Archer Maclean's Mercury
"Let me welcome you ladies and gentlemen. I would like to say hello. Are you ready for some entertainment?" Oops, wrong Mercury; we're reviewing the PSP game...
There are many famous things with the name of Mercury; Freddie Mercury, Mercury Rev, a NASA space program, the messenger of the Roman gods and the planet named after him. Now to add to the list, we have a game for the PSP. The name of the game is derived from the mercury element (Hg 80), the stuff you find in old thermometers and tooth fillings, nastily toxic if ingested but still mesmerising to look at.
And the mercury in this game is no less attention-grabbing than the real thing, and not just in the looks department. The movement of the in-game mercury acts unerringly similar to how you would expect actual mercury to move, if that is you were able to control it in the same way. It splits and joins, drips over ledges, compresses and elongates with such naturalistic movement that it's hard to believe all you're seeing is polygons on a screen.
Still, this is a videogame, and can therefore do things that real life cannot. The things that make the game are not simply the animated mercury itself, but also the obstacles, traps and other elements that make up the courses that the game consists of. There are, amongst many other things, conveyor belts, vacuum pipes, teleporters and Mercoids (small mercury eating Pac-Man-alikes). To describe Mercury in terms of other games, it's an amalgamation (ho-hum) of Marble Madness and Super Monkey Ball, but with less marbles and no monkeys. If ever there were reason to score a game lower, it would be for a lack of monkeys, but we'll let Mercury off in this case.
Therefore the object of the game is to move the mercury blob around these obstacles to attain the goal of each level. These goals include races (start to finish), percentages (get a set amount of the blob to the goal) and tasks (activate a number of beacons dotted around the level), and all within a set time limit. There are also combo levels which are a mixture of these three basic tasks, and lastly boss levels which are massive, sprawling levels filled with tough challenges.
Some of these level tasks may also involve the use of a 'paint shop' to change the colour of the mercury blob. More fiendish levels start out with multiple, smaller blobs spread out over the level which must be joined together, sometimes even mixing colours together to activate certain switches. It is with the colour that lies the biggest issue with the visual design, as differentiating between the metallic hues can be difficult (particular for those with colour-blindness), but the layout of the levels suggests the order in which to tackle obstacles, so even this is not a particularly large problem.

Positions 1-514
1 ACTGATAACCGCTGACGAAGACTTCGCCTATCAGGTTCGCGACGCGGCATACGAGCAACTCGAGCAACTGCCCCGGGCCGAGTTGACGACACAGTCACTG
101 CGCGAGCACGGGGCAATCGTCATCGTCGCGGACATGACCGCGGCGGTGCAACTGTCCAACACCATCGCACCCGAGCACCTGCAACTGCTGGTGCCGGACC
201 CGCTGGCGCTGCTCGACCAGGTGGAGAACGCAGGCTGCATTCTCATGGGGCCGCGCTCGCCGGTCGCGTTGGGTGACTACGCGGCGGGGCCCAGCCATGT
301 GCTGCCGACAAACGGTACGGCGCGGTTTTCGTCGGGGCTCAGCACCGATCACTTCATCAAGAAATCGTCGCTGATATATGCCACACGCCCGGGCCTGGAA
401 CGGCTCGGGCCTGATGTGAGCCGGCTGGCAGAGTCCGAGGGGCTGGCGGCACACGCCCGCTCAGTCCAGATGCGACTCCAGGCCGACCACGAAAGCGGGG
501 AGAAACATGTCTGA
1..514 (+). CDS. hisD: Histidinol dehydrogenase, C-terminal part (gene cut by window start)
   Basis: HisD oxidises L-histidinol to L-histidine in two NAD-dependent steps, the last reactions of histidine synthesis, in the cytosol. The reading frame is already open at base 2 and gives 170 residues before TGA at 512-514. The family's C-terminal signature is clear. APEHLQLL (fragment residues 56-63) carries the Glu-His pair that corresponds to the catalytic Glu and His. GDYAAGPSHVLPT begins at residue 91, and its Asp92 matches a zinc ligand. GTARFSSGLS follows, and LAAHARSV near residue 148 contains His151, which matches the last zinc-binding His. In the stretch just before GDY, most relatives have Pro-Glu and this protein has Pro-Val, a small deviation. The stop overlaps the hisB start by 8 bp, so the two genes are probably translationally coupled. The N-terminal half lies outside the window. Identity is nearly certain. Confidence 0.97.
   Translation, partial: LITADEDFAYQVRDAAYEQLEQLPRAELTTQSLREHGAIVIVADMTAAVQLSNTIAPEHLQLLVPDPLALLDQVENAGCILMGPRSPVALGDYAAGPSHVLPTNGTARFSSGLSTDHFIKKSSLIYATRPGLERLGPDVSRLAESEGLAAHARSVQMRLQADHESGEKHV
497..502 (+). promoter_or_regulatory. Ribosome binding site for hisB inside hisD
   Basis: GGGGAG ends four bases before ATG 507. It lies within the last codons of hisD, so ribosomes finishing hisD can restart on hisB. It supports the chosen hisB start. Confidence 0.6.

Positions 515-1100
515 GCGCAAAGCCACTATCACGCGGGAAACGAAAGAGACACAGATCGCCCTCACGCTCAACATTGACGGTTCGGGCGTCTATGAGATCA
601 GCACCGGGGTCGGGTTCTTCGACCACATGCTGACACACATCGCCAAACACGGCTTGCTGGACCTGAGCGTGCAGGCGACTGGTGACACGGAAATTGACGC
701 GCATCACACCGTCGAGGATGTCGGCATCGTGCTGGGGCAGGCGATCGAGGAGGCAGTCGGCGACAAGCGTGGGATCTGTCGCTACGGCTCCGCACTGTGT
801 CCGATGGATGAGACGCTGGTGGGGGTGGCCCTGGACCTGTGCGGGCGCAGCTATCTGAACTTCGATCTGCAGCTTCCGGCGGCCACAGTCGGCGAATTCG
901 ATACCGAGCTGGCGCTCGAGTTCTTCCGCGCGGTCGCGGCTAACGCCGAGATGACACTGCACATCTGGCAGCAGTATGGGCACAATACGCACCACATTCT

Now spread those level types out over 6 themed worlds, 12 levels on each, and you've got yourself a total of 72 levels. That may seem a lot to begin with, but the game is so drawing that it won't be long before you've seen them all. At least that is if the increasing difficulty of the game doesn't stop you in your tracks, which is a distinct possibility. Puzzle games are renowned for being a bit tricky and Mercury is thankfully no exception, as they're supposed to be challenging, supposed to tax your brain as well as your thumbs. Besides, even if you do see all of those levels, the task then is to top the scoreboard on each, as doing so will unlock more levels, hurrah. It's safe to say though, that if you don't have the persistence to unlock these bonus levels, then neither will you have the patience to finish them.
To like Mercury you do need to like your puzzle games, have dextrous thumbs and the endurance to repeat levels enough to attain the highest possible score, and so far you should have a good enough idea if this is the game for you. It is difficult, and occasionally frustrating with it, but never unfair, much as we would hope any platform/puzzler to be; but what of the rest of the games' elements. Well we've already touched upon the eye-candy that is the mercury blob itself, and indeed as a whole this is one pretty game; abstract for sure, but very well designed to the point where you know what everything is for just by looking at it.
Thankfully the visuals are backed up by some perfectly matched sound effects, from the glooping noise of joining blobs of mercury, to the sucking vacuums and munching Mercoids. Even the background music, if you're not too busy focussing on actually playing, is nice enough. The overall presentation can seem a little sparse though, save for the Stargate-esque hub area, but that's no great shakes seeing how the majority of time is spent within (and repeating, for high scores) particular worlds and levels.
There are only a few game genres that seem to imbue the feeling of being 'in the zone' - 2D shooters and rhythm-action games - and puzzle games can be included in these. Yet it is probably more accurate to say with Mercury, that instead of being 'in the zone' you're 'on the blob'. Perhaps cruder too; but no less fun for it.